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Hallux Rigidus

■ ■ ■ Description

Hallux rigidus is a painful loss of motion of the big (first) toe, particularly when extending (lifting up) the toe. This is usually due to arthritic spurring of the joint at the base of the big toe.

■ ■ ■ Common Signs and Symptoms
  • Pain when extending (lifting up) the first toe, including when trying to stand on your tiptoes or push off, such as when running or jumping

  • Tenderness of the top of the joint at the base of the first toe

  • Redness, swelling, and warmth over the top of the base of the big toe (occasionally)

  • Foot pain, stiffness, and limping

■ ■ ■ Causes
  • Arthritis of the big toe that causes bone spurs protruding from the bones that make up the joint at the base of the toe, which results in pinching of the soft tissues between the bony spurs as the toe is extended (lifted up)

■ ■ ■ Risk Increases With
  • History of previous toe injury, including “turf toe”

  • Long first toe, flat feet, and other big toe bony abnormalities

  • Arthritis of the big toe

  • Tight shoes with narrow toe box

  • Family history of foot abnormalities

  • Gout and rheumatoid and psoriatic arthritis

■ ■ ■ Preventive Measures
  • Wear wide-toed shoes that fit well.

  • Tape the big toe to reduce motion and prevent pinching of the tissues between the bone.

  • Maintain appropriate conditioning:

    • Foot and ankle flexibility

    • Muscle strength and endurance

■ ■ ■ Expected Outcome

This condition is usually curable with appropriate treatment, although often surgery is required to prevent the problem from recurring.

■ ■ ■ Possible Complications
  • Recurrence of symptoms; increasing symptoms such that the pain may become constant

  • Prolonged healing time if not appropriately treated or not given adequate time to heal

  • Inability to compete due to pain 

  • Injury to other areas of the foot or ankle due to abnormal walking associated with trying to avoid the pain of toe motion with normal walking

■ ■ ■ General Treatment Considerations

Initial treatment consists of rest from the offending activity and medications and ice to help reduce inflammation and pain. Wear stiff-soled shoes with a wide toe area to help reduce bending of the big toe and pressure on the top of the first toe. However, stiff shoes may affect athletic activity. Padded donut pads help reduce pressure on the top of the big toe. Occasionally an arch support (orthotic) may help reduce pressure on the big toe and eliminate the symptoms. Rarely, a short trial of casting or bracing the foot and ankle is attempted. A cortisone injection into the arthritic joint may also be beneficial. If these treatments are not successful, surgery may be necessary. Surgical options include removing the arthritic bony spur, cutting a bone in the foot to change the arc of motion (allowing the toe to extend more), or fusion of the joint (totally eliminating all motion in the joint at the base of the big toe).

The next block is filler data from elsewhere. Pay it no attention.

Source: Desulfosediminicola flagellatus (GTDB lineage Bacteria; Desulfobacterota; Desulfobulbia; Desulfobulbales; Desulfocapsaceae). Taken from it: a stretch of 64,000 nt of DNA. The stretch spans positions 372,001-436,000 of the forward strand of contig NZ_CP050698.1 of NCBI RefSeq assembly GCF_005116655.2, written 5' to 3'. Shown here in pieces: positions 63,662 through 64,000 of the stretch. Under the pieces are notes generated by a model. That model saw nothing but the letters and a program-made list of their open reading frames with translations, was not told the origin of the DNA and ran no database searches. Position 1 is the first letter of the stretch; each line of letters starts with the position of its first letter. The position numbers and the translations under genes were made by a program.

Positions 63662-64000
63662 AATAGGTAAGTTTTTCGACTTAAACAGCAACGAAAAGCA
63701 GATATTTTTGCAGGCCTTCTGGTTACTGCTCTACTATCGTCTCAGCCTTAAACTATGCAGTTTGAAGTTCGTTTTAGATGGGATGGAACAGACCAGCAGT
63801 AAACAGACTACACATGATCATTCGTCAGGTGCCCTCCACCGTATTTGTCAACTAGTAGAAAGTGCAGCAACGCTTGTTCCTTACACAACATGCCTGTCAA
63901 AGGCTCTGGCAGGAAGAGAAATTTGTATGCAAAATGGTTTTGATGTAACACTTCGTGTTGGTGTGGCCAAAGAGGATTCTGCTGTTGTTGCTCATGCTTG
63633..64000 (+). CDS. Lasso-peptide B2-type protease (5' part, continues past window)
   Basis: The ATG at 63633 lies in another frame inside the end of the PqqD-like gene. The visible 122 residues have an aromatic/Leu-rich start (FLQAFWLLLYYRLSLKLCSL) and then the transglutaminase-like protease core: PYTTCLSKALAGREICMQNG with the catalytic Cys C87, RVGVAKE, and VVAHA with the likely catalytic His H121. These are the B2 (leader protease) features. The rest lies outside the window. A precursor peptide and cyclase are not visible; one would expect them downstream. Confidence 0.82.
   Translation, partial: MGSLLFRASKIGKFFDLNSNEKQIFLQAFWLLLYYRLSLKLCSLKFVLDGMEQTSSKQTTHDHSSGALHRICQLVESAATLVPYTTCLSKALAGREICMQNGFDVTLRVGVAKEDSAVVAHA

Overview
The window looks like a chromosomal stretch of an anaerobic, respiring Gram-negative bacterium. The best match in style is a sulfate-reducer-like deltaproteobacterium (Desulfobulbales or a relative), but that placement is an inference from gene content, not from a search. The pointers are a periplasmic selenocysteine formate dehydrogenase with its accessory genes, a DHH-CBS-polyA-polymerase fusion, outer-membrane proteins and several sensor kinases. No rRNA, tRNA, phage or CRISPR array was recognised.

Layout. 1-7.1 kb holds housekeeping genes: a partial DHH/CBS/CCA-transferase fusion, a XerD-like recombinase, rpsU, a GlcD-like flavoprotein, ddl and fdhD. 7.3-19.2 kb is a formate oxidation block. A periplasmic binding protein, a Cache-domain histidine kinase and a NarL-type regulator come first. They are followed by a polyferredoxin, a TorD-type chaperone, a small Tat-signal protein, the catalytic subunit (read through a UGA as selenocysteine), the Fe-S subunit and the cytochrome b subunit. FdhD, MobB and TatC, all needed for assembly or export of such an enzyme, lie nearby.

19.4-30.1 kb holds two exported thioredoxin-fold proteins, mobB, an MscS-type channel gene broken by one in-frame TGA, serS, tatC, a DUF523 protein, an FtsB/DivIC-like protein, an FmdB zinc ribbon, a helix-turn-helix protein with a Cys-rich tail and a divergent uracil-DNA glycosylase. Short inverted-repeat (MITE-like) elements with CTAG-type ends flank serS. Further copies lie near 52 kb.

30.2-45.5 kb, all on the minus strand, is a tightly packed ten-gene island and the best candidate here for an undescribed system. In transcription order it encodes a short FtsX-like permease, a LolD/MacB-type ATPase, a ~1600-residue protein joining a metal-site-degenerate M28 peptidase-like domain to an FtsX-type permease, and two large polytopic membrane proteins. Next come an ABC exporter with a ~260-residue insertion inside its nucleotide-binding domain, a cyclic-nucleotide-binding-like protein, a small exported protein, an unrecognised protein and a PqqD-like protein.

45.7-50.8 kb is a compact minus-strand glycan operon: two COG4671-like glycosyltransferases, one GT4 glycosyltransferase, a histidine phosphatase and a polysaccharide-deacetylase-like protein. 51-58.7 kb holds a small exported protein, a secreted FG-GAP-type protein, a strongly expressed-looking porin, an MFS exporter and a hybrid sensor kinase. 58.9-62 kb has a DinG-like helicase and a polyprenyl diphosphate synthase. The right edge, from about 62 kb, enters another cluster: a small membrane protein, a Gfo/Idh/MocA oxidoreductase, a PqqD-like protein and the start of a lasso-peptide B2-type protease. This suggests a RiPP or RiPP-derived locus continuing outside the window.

■ ■ ■ Medication
  • Nonsteroidal anti-inflammatory medications, such as aspirin and ibuprofen (do not take within 7 days before surgery), or other minor pain relievers, such as acetaminophen, are often recommended. Take these as directed by your physician. Contact your physician immediately if any bleeding, stomach upset, or signs of an allergic reaction occur.

  • Topical ointments may be of benefit.

  • Pain relievers may be prescribed as necessary by your physician. Use only as directed and only as much as you need. These are usually only prescribed for postsurgical pain.

  • Injections of corticosteroids may be given to reduce inflammation.

■ ■ ■ Heat and Cold

  • Cold is used to relieve pain and reduce inflammation for acute and chronic cases. Cold should be applied for 10 to 15 minutes every 2 to 3 hours for inflammation and pain and immediately after any activity that aggravates your symptoms. Use ice packs or an ice massage.

  • Heat may be used before performing stretching and strengthening activities prescribed by your physician, physical therapist, or athletic trainer. Use a heat pack or a warm soak.

■ ■ ■ Notify Our Office If

  • Symptoms get worse or do not improve in 2 weeks despite treatment

  • After surgery you develop fever, increasing pain, redness, swelling, drainage or bleeding, or increasing warmth

  • New, unexplained symptoms develop (drugs used in treatment may produce side effects)

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